An Professional on the Prison Thoughts, Now He is Suspected in an Arson Spree
LASSEN NATIONAL FOREST, Calif. — He drove out of the Lumberjacks restaurant parking zone on a Tuesday in August, up Essential Road, previous the fireplace station and the gun store. Then, Gary Maynard left the small metropolis of Susanville within the northeastern nook of California and headed up a steep freeway into the Sierra Nevada, the place, prosecutors say, he set the forest ablaze.
Maynard, a criminology professor who makes a speciality of deviancy, now sits in a Sacramento jail awaiting a listening to. The crime professional, investigators say, turned a legal himself.
Arson, a criminal offense whose perpetrators have included legal professionals, dentists, millionaires and residents of homeless encampments, has for many years been a priority in California, the place about 10% of wildfires yearly are set on objective, in accordance with Cal Hearth, the state’s largest fireplace company.
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With megafires lately plaguing California, the place forests and scrublands stay extraordinarily desiccated by drought and different results of local weather change, the arsonist’s match is an particularly potent risk. And the crime is on the rise: Final yr the variety of wildland arson fires in California rose by 6%, from 301 to 320.
Over the previous two months, three folks suspected of arson in Northern California have been thought of accountable for fires that burned 1000’s of acres and destroyed greater than 200 houses and companies. The fires that Maynard is accused of setting have been put out earlier than they may destroy any buildings.
“The wildland arsonist is essentially the most harmful legal on the earth,” mentioned Ed Nordskog, who has spent a profession interrogating arsonists in California as an investigator in Los Angeles. “They will burn an entire city down in an hour.”
In late September, the Fawn fireplace, which investigators say was set by Alexandra Souverneva, a yoga teacher from Silicon Valley and chemistry and biology graduate of the California Institute of Know-how, injured three folks and burned 185 buildings north of Redding.
An official with Cal Hearth mentioned that there was “overwhelming proof” Souverneva deliberately lit the fireplace and that she may need been accountable for a vegetation fireplace the day earlier than in the identical space, in accordance with court docket paperwork. Upon her arrest, the paperwork mentioned, Souverneva mentioned she had tried to boil water she feared could be tainted with bear urine.
Earlier that month, the Hopkins fireplace, which prosecutors say was set by a 20-year-old native resident, burned about 250 acres and destroyed 46 buildings in Mendocino County, three hours north of San Francisco. The person, Devin Lamar Johnson, was on probation and now faces three costs of arson.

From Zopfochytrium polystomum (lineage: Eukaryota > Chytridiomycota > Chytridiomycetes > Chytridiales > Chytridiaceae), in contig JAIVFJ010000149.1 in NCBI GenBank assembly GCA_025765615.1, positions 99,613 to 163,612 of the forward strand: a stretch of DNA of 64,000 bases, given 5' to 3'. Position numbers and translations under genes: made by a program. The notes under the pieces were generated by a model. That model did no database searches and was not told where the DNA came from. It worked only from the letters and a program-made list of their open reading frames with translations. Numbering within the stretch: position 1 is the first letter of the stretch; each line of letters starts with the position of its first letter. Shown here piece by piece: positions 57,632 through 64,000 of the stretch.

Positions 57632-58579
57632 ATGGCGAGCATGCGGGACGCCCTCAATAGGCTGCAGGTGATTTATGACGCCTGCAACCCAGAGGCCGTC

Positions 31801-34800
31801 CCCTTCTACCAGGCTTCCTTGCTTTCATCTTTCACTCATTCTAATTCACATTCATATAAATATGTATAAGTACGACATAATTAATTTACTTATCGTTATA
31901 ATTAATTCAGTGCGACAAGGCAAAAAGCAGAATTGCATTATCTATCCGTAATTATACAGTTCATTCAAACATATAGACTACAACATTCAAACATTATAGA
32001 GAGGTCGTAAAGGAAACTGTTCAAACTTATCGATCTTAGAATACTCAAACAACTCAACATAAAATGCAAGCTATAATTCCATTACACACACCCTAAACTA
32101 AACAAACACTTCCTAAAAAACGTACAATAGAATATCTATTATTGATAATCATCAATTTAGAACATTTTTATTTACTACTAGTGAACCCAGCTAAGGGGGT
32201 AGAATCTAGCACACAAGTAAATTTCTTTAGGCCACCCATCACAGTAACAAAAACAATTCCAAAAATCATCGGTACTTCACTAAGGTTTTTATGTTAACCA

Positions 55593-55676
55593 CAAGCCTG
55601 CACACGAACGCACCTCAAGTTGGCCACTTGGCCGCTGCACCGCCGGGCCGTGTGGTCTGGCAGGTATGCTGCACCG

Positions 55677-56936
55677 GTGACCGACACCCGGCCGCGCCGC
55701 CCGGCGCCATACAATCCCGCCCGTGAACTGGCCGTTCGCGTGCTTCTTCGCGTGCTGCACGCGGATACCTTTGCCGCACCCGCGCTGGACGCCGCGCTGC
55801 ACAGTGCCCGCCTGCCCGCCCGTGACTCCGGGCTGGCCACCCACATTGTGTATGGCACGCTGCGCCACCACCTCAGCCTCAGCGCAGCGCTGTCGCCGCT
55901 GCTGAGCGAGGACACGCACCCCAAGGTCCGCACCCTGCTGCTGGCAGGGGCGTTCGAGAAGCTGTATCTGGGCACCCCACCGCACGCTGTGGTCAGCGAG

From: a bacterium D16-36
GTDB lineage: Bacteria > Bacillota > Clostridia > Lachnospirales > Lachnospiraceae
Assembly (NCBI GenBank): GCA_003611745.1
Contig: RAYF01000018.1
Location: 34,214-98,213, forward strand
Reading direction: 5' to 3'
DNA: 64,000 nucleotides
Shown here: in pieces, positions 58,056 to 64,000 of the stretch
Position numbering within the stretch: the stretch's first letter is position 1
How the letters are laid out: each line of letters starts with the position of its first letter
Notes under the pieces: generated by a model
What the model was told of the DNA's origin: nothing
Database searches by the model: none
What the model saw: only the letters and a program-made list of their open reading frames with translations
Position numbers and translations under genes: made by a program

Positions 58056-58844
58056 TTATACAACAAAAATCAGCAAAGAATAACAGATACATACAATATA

Though some wildfires in California are ignited by lightning, a overwhelming majority have nonnatural causes — sparks from electrical gear, the warmth of a garden mower engine or, within the case of one of many state’s largest fires, a person hammering a stake into the bottom.
Arson is a very difficult downside as a result of it’s so laborious to forestall. Convicted arsonists in California should register with a statewide database that presently lists 5,318 names, in accordance with Gianni Muschetto, chief of the legislation enforcement program at Cal Hearth.
Some arson specialists consider that the coronavirus pandemic has given rise to a rise in arson exercise, together with increased charges of murder, aggravated assault and automotive thefts.
In California, the variety of arson arrests jumped through the pandemic: 120 arson arrests have been reported by Cal Hearth in 2020 in contrast with 70 the yr earlier than. Arson offenses had been declining nationwide for the previous few a long time, however FBI numbers present about 13 arson offenses per 100,000 folks in 2020, a couple of 20% enhance from the earlier yr.
Arrests is also up, specialists say, due to elevated vigilance by residents at a time of widespread worry of wildfires and the harm they’ve induced.
Nordskog, who has interviewed greater than 300 arsonists in his profession, says it’s a crime that crosses race and gender strains. The Hollywood portrayal of serial arsonists excited by fireplace and doing it for a thrill applies to a small subset of arsonists, he mentioned. However extra frequent are folks annoyed with their jobs or household life or struggling psychological well being crises. “Most arsonists are simply indignant folks,” he mentioned.